The Bible’s Viewpoint
What Is the Purpose of Life?
MANY who have achieved fame and fortune have found that their “success” did not guarantee happiness. Something was missing in their life, but what?
Those too busy earning a living or making a name for themselves to worry about why we are here, could get a shock on attaining their sought-after goal. With newfound prestige, life can suddenly get disoriented and wearisome if it lacks a noble purpose. This point impressed wealthy King Solomon: “I, even I, turned toward all . . . that I had worked hard to accomplish, and, look! everything was vanity and a striving after wind, and there was nothing of advantage.”—Ecclesiastes 2:11.
Many of us would be delighted to accomplish a fraction of the projects this brilliant and energetic king had to his credit. (Ecclesiastes 2:4-9) Apparently, though, even today our personal success is “not strongly related to over-all happiness,” according to Columbia University (U.S.A.) researchers. What does help? “Confidence in one’s guiding values,” their study finds, “a belief that life has meaning.” Sadly, all too many people quit searching for such meaning and think instead of ending their life.
Suicidal thoughts, in fact, troubled one in every three top-ranking American students, according to a 1987 survey. Why? Because these apparently successful student leaders felt personally worthless, under pressure to achieve, or isolated and lonely. Yes, to feel happy with ourselves, we need a sense of self-worth—a meaningful life, a superior goal in life, or simply a good reason to live.
We Are Here for Good Reason
You never have to look far for proof that life is no accident. Think deeply about commonplace things—the intricate design of a leaf, the birth of a baby, the awesome universe. The natural conclusion is inescapable that someone designed these things for a reason. “His invisible qualities are clearly seen . . . by the things made, even his eternal power and Godship.”—Romans 1:20.
So people ask, “Why are we here?” Canadian physician William Osler hit on the basic answer when he said: “We are here to add what we can to life, not to get what we can from it.” (Italics ours.) One Christian, pressed for an answer in 25 words or less, replied: “I suppose you could say we’re here to make the earth a paradise.”* (Genesis 1:28; 2:8, 15) But—make a paradise? Are we humans equal to such a task?
We Have Only Just Begun!
Our present life span allows us barely to scratch the surface of what we are designed to do. Think of the 100 billion or so nerve cells and other cells in your brain. The number of connections that these cells can make with one another is an estimated 10 800. This number is a staggering 10 700 times the number of atoms in the universe! Imagine what you could learn and do if you could travel at leisure, take an eternity to study subjects that interest you, and develop talents or skills of your choice. What potential for human enrichment might lie untapped in each of us?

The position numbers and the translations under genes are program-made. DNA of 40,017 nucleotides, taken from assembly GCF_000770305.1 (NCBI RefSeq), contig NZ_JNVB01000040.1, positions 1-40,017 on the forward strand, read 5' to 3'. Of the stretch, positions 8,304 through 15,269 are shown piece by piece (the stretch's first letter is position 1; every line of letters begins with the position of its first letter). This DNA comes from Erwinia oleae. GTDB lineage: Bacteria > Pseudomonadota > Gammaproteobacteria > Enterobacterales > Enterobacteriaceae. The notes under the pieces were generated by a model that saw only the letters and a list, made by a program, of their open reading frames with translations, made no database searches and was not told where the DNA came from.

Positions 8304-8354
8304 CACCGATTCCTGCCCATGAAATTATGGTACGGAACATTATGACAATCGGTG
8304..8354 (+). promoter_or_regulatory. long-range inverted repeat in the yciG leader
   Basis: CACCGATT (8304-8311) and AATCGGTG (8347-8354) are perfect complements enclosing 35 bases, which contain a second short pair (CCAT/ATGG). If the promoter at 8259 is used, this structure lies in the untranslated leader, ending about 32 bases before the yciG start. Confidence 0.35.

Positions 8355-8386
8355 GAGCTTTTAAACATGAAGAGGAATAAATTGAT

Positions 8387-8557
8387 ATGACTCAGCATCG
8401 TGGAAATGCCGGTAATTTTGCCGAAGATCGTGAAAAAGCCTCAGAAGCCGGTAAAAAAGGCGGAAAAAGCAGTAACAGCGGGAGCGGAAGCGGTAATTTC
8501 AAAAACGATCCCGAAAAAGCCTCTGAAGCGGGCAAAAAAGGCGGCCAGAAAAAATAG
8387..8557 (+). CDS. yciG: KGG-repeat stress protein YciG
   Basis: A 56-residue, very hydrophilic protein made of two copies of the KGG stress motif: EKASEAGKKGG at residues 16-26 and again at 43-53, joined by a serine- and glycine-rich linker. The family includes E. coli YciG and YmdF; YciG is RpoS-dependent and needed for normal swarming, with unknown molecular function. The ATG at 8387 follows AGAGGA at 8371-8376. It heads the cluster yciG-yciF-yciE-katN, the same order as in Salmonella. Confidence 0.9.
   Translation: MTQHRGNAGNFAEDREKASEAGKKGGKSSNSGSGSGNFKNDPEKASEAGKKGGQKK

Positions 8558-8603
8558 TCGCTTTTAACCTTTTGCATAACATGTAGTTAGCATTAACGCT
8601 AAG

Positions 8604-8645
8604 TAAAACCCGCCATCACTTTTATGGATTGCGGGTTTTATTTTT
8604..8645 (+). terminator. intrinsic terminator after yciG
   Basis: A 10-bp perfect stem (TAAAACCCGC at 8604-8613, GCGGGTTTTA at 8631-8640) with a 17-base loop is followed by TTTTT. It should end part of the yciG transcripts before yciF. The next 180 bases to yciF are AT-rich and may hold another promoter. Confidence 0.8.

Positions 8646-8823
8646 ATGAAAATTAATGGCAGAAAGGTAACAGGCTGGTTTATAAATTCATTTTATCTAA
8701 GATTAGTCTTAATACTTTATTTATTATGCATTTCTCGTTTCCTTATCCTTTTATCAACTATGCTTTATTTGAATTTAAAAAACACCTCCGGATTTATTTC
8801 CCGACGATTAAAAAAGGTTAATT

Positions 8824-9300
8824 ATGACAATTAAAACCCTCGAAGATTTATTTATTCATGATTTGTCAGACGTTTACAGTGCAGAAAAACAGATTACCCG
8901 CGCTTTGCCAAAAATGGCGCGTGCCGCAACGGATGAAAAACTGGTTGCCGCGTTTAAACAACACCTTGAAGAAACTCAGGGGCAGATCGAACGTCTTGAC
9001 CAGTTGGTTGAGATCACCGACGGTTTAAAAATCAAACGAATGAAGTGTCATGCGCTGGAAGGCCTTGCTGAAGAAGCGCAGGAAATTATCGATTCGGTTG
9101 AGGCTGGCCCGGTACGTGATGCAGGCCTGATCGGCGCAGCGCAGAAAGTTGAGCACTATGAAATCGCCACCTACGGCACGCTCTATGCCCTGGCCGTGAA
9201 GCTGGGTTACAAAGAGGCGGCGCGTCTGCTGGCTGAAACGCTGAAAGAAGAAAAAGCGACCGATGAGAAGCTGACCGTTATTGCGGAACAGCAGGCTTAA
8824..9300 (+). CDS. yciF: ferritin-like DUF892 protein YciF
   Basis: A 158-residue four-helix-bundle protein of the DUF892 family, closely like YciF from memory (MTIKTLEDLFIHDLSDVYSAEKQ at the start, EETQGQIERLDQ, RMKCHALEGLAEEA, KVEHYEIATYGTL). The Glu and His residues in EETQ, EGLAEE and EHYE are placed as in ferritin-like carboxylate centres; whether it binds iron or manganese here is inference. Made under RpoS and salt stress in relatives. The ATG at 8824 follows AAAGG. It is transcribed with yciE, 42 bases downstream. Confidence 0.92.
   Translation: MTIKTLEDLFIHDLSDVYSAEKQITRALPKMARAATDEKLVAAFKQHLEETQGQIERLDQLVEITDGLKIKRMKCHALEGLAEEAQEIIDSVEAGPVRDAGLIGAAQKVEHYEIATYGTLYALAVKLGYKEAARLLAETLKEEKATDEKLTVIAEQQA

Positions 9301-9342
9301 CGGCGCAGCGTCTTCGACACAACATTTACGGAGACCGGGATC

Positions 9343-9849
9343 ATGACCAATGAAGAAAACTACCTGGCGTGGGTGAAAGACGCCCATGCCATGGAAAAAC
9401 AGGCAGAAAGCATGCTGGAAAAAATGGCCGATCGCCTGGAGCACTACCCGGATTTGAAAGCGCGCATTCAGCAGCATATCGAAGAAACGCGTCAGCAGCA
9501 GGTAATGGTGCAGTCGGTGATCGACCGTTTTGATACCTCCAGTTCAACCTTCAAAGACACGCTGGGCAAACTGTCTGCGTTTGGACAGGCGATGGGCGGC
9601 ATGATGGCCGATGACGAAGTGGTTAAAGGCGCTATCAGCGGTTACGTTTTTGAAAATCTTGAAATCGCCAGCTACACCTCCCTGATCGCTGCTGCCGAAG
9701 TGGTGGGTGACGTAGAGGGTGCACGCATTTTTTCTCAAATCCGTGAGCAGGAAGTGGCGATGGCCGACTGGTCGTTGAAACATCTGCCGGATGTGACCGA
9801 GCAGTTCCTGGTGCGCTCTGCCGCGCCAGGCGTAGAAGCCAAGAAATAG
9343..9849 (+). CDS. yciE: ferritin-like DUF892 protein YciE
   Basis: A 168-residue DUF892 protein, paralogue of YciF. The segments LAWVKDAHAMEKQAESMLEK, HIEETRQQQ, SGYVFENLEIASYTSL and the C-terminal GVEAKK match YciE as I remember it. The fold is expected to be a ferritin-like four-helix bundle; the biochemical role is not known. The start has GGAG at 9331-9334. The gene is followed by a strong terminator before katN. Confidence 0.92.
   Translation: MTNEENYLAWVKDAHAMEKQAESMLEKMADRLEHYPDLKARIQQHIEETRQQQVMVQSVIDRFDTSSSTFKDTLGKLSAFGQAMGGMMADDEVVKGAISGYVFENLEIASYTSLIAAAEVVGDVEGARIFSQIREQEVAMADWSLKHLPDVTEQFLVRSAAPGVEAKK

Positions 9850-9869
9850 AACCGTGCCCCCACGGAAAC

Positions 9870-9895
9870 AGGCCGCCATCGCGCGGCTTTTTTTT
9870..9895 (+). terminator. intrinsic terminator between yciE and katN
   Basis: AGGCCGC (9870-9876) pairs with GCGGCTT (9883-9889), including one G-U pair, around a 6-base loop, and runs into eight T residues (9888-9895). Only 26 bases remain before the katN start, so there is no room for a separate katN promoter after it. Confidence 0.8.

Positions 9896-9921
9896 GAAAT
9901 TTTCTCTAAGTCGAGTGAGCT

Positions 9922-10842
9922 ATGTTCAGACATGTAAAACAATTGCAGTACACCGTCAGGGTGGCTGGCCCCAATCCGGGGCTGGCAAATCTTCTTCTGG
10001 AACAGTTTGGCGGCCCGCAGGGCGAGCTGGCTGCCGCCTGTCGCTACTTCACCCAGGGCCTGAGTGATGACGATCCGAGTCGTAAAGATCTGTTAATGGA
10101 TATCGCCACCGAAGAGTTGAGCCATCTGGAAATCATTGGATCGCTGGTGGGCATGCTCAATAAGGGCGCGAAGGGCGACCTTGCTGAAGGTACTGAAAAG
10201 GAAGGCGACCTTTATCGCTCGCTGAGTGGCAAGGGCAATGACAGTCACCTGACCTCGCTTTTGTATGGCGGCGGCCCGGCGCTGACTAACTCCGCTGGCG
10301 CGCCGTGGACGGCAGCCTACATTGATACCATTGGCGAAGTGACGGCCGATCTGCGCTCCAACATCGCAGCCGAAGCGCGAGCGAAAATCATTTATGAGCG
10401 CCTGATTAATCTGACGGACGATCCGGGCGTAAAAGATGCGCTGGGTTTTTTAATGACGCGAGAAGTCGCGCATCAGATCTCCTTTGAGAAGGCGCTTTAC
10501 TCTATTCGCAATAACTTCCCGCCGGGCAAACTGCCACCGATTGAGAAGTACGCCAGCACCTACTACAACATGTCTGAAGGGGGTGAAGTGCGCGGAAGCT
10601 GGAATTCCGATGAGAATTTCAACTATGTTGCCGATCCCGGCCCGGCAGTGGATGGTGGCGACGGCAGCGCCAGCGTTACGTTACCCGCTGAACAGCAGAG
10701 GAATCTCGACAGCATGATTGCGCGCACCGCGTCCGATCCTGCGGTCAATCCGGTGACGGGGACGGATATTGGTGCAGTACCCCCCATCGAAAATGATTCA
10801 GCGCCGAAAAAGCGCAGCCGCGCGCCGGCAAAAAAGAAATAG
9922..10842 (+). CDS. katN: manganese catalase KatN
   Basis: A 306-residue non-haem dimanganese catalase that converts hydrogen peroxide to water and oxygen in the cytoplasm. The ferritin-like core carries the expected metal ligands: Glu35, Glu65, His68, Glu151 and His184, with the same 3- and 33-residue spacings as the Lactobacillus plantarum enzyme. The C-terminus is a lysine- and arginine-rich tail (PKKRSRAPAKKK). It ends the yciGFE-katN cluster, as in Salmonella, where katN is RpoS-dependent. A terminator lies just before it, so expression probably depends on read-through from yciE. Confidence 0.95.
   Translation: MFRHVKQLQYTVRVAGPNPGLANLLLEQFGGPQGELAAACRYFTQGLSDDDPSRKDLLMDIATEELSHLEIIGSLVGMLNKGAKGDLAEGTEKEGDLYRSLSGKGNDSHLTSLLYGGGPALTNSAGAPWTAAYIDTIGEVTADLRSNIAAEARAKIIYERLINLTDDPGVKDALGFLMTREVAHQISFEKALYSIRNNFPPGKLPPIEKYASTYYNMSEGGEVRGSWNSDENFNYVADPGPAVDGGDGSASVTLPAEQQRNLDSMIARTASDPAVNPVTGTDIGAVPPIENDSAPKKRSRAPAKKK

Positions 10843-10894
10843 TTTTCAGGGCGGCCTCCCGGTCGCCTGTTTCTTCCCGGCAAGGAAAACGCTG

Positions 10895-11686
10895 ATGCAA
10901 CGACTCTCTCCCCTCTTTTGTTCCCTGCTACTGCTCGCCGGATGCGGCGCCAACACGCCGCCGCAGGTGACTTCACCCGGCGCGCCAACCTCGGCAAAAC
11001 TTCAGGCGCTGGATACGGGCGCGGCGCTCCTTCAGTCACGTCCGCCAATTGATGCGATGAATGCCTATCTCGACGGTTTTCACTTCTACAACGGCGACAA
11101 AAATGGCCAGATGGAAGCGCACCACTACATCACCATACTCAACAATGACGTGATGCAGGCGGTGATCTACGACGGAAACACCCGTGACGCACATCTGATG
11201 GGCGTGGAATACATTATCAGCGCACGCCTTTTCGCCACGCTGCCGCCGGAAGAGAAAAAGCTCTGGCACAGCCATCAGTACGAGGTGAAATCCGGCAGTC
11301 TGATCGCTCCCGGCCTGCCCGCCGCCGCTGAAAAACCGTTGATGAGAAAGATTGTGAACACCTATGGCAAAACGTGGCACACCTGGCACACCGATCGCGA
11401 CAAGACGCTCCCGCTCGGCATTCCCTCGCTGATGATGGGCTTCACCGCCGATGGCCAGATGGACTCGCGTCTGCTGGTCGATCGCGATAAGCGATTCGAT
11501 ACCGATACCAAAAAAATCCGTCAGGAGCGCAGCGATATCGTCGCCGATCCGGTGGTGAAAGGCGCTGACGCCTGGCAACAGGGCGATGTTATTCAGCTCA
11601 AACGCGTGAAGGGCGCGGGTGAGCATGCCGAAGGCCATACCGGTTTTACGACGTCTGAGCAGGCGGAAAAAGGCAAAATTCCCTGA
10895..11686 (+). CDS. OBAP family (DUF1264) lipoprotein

But if you had unlimited time and assets with which to develop your capabilities, could you avoid getting bored? Yes—by discerning, as Solomon finally did, that self-gratification quickly gets tiresome!
Solomon’s remedy? “Remember, now, your Grand Creator,” he counseled. Otherwise, the days will inevitably come when you will say: “I have no delight in them.” Similarly, Jesus said: “There is more happiness in giving than there is in receiving.”—Ecclesiastes 12:1, 13; Acts 20:35.
The Key to Satisfaction
Thus, Jesus reasoned that life has two great priorities, first to “love Jehovah your God” and second to love “your neighbor as yourself.” This agrees with everything we know about the interdependence of animal and plant life. Since all these lower life-forms are made to depend so much on one another, does it not make sense that we humans with our vast potential are made to cooperate with one another and serve the very Source of life, Jehovah?—Matthew 22:37-39; Psalm 36:9.
Endless loving accomplishments—bonding our relationship with people and with God—will keep our lives meaningful forever. This happy giving is the key to a satisfying life now and in the coming “new earth.”—Isaiah 65:17, 18.
See the book You Can Live Forever in Paradise on Earth, published by the Watchtower Bible and Tract Society of New York, Inc.
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Everlasting Life—Boon or Curse?
Physicist-author Dr. Robert Jastrow was asked, “Would everlasting life be a boon or a curse to mankind?” His reply? “It would be a blessing to those who have curious minds and an endless appetite for learning. The thought that they have forever to absorb knowledge would be very comforting for them. But for others who feel they have learned all there is to learn and whose minds are closed, it would be a dreadful curse. They’d have no way to fill their time.”—Times-Advocate, Escondido, California, February 19, 1984.
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The human brain was designed to serve us eternally